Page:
Figure 15: Schematic of the Southerly Buster on the synoptic and mesoscale. Upslope flow resulting in anticyclonicity and strengthening of the ridge of high pressure (U).

Many of the fronts classified as "Southerly Busters" are not southern ocean fronts but had formed on the pre-frontal trough south of the continent or appeared to originate on the southern NSW coast in association with shallow mesoscale low development. The lifespan of the Buster is generally less than 24 hours from the time the cold front reaches the Great Dividing Range in southern NSW to its dissipation on the north coast or southern coast of Queensland.

As the Southerly Buster progresses northwards the strength and depth of the surge decreases, however in some cases the Buster strengthens north of the Hunter valley. This is due to upslope flow north of the valley permitting the flow to acquire anticyclonic vorticity in a manner similar to the original blocking and formation of the Southerly Buster in Victoria.

Figure 16: Isochrones showing the progression of the Southerly Buster from 06EDST 25 November 1982 to 01 EDST 26 November 1982.Image from Colquhoun et al. 1985

The Buster advances into a strongly stable boundary layer with warm summertime prefrontal continental air advecting over a cooler sea. This may results in a roll vortex which extends ahead of the cold front in about half of the observed Busters. The gravity current head breaks away from the feeder flow supplying it with cold air as shown in the diagram below. In this way the Buster does not behave like a gravity current. The pre-frontal boundary layer is between 100 and 200 metres deep and if the pre-frontal stable layer is deep and strong, the roll vortex will evolve as a solitary wave type disturbance or as a bore wave that propagates on the stable layer.

Figure 17: The Southerly Buster frontal structure in cross section

The Southerly Buster frontal structure in cross section parallel to the coast for the event of the 11th December 1972. Streamlines represent airflow relative to the circulation centres of the roll vortices and straight arrows indicate wind direction. The first circulation cell corresponds with the 28 minute period following the first wind change and the second cell with the subsequent two hour period.


Central Australian Fronts

During the colder months cold fronts often penetrate across the Australian continent, sometimes reaching the northern shores of the continent at the Gulf of Carpentaria. These fronts are generally no deeper than about 1km and they advance into a convectively well mixed boundary layer, typically 3-4 km deep that overlies a strong shallow radiation inversion during the night.

Central Australian fronts are strongly modulated by the diurnal cycle with frontogenesis confined to the boundary layer, indeed. In particular the fronts weaken and decelerate after sunrise and strengthen and accelerate in the evening.

During the day two processes result in frontolysis. Firstly, radiative heating and associated turbulent mixing act to decelerate the low level winds which results in a reduction in the deformation and convergence. Secondly the air in contact with the heated surface is rapidly mixed through the boundary layer which is inversely proportional to the depth of the layer. Hence the shallow cold side of the front warms faster than the deep and well mixed boundary layer on the warm side of the front resulting in a decrease in the temperature contrast across the front.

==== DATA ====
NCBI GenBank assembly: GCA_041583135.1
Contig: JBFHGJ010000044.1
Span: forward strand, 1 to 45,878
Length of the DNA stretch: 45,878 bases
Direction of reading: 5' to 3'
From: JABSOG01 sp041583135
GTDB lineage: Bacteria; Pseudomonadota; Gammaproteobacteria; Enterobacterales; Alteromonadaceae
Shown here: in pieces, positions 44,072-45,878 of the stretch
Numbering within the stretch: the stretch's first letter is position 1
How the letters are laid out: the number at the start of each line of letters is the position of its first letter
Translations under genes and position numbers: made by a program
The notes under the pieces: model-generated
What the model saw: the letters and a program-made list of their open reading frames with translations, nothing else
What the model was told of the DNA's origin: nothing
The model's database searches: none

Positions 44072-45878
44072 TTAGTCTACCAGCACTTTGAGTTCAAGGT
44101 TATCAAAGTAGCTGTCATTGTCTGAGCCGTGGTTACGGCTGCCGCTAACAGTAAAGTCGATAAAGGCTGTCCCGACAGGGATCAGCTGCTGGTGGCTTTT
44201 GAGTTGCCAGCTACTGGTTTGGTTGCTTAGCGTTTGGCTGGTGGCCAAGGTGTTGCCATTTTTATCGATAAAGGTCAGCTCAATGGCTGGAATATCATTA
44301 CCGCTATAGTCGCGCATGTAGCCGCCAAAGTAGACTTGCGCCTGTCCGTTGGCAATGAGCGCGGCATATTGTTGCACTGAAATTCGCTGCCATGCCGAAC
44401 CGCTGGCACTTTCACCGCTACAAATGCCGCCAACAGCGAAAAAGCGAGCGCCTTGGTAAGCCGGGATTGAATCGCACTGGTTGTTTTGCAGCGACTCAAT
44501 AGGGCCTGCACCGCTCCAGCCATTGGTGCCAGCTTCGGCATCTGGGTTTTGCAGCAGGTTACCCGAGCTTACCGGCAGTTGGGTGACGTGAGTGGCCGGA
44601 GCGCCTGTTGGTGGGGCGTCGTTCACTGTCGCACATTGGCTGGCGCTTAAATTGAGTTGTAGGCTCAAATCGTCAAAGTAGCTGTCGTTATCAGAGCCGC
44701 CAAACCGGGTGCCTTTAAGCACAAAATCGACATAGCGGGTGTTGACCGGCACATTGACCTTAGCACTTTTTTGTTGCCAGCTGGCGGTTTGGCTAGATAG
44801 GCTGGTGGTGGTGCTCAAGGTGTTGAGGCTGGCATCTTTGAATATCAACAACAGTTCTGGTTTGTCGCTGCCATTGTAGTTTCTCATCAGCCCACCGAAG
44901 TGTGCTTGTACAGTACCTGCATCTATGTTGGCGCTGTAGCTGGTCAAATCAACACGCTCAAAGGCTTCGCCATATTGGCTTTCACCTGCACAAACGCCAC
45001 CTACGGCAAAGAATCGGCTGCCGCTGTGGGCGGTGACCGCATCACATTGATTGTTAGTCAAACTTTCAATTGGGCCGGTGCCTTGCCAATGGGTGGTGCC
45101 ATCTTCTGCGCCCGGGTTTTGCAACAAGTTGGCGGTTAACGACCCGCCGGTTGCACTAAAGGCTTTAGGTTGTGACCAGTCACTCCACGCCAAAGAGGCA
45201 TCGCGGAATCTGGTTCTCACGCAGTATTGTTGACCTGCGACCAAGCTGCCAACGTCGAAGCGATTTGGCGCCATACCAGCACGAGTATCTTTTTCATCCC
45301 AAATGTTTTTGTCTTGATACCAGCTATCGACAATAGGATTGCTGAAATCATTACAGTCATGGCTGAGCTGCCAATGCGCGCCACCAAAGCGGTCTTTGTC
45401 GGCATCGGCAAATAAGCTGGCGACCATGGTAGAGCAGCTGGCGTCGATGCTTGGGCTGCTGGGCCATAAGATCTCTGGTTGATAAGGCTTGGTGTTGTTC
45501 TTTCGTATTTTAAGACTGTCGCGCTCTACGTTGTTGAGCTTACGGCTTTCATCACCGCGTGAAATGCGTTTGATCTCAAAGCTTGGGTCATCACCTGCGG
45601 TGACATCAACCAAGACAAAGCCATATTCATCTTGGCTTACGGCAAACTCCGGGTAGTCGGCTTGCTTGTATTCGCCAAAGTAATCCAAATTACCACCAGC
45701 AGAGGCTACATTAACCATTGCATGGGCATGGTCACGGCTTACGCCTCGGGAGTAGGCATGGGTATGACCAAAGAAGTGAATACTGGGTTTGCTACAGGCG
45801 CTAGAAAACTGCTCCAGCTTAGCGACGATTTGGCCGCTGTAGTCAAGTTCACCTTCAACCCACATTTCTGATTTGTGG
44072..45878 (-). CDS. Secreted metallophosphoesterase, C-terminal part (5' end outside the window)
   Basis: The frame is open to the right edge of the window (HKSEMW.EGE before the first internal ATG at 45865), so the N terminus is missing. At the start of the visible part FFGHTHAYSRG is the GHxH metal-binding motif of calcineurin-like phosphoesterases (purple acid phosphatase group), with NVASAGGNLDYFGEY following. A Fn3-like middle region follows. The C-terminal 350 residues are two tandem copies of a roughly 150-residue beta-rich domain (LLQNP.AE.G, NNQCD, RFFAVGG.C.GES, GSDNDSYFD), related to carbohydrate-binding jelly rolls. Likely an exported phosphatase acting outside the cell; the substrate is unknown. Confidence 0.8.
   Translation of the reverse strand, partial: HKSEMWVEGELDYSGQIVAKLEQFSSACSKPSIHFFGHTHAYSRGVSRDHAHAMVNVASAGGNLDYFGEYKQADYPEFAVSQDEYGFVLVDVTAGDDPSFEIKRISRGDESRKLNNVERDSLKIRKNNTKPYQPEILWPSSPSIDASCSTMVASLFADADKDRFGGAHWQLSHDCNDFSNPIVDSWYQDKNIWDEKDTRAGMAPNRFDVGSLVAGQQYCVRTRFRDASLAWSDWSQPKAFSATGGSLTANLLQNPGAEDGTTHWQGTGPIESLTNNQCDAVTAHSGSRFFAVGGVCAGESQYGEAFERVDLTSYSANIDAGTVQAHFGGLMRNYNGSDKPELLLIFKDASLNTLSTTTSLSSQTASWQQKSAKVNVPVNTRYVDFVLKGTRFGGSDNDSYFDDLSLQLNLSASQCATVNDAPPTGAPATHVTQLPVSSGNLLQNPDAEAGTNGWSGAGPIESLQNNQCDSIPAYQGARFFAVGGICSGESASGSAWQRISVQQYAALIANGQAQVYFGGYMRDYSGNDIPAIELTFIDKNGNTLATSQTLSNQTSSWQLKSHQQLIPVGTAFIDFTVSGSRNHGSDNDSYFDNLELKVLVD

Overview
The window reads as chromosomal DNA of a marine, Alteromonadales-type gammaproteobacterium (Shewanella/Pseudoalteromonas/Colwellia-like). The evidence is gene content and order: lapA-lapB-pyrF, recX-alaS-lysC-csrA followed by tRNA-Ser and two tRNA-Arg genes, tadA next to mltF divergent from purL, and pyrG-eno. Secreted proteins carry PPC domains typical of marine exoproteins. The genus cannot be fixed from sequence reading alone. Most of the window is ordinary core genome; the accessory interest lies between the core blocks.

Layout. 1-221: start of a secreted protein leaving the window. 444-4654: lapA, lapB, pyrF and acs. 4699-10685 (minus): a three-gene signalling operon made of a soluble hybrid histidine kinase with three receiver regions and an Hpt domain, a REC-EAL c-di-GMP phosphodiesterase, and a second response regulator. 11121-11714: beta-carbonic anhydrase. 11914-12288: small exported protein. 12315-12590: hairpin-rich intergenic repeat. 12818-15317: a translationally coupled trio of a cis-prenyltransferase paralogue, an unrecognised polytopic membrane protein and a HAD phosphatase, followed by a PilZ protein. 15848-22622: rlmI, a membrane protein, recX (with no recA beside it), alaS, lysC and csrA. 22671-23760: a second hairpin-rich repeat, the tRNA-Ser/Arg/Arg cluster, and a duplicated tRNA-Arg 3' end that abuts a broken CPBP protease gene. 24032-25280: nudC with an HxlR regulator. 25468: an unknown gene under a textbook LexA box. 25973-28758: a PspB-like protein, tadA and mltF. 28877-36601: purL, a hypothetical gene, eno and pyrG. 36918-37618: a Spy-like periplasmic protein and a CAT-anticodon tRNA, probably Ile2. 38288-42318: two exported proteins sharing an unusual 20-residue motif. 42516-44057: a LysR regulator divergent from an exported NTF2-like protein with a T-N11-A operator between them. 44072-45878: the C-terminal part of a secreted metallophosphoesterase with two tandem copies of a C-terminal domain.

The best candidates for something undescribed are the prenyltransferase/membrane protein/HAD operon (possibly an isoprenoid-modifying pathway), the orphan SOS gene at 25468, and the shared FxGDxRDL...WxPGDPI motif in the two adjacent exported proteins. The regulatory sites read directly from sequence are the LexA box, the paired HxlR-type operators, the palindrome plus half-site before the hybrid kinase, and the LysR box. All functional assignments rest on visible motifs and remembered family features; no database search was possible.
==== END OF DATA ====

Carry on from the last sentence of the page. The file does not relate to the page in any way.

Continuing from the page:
After sunset the front redevelops rapidly and accelerates once the boundary layer turbulence moderates. Decoupling between the atmosphere and the surface occurs with the reduced low level friction. This causes the ageostrophic wind vector to rotate anticlockwise (in the Southern Hemisphere) due to the removal of friction and the resultant unbalanced Coriolis force. This inertial oscillation results in supergeostrophic winds and as these low level winds strengthen so do the contributions made to frontogenesis by deformation and convergence, as shown in the figure below.

Figure 17: Schematic showing the diurnal modulation.

Schematic showing the diurnal modulation in the strength of the Central Australian front. The geostrophic wind vector (Vg) is shown as well as the development of supergeostrophic cross-isobar flow due to the anticlockwise rotation of the ageostrophic wind vector (Va).

In the early stages, whilst the front is over South Australia, there is normally an inland heat trough over northeastern Queensland. As the front progresses eastwards the frontal trough and heat trough merge.

As the front strengthens and encounters the developing radiation inversion and cool air advected inland by the sea breeze from the Gulf of Carpentaria to the north, "Southern Morning Glories" are observed to develop during the early hours of morning. These propagates upon the radiation and/or sea-breeze inversion ahead of the air-mass change and develop a series of large-amplitude waves at the leading edge as shown in the right hand panel in the diagram below.

Figure 18: Central Australian front during day (left) and during night (right). Also showing the development of a "Southern Morning Glory" on pre-frontal inversion.

Of the 15 fronts observed during the field experiments starting in 1988 and extending over 10 years, 13 crossed central Australia during the evening or early hours of the morning. These fronts normally cross the continent from south to north within a day or two

Figure 19: Isochrones showing the progression of the Central Australian front of 11 September 1996. Image from Deslandes 2002

Geographical Location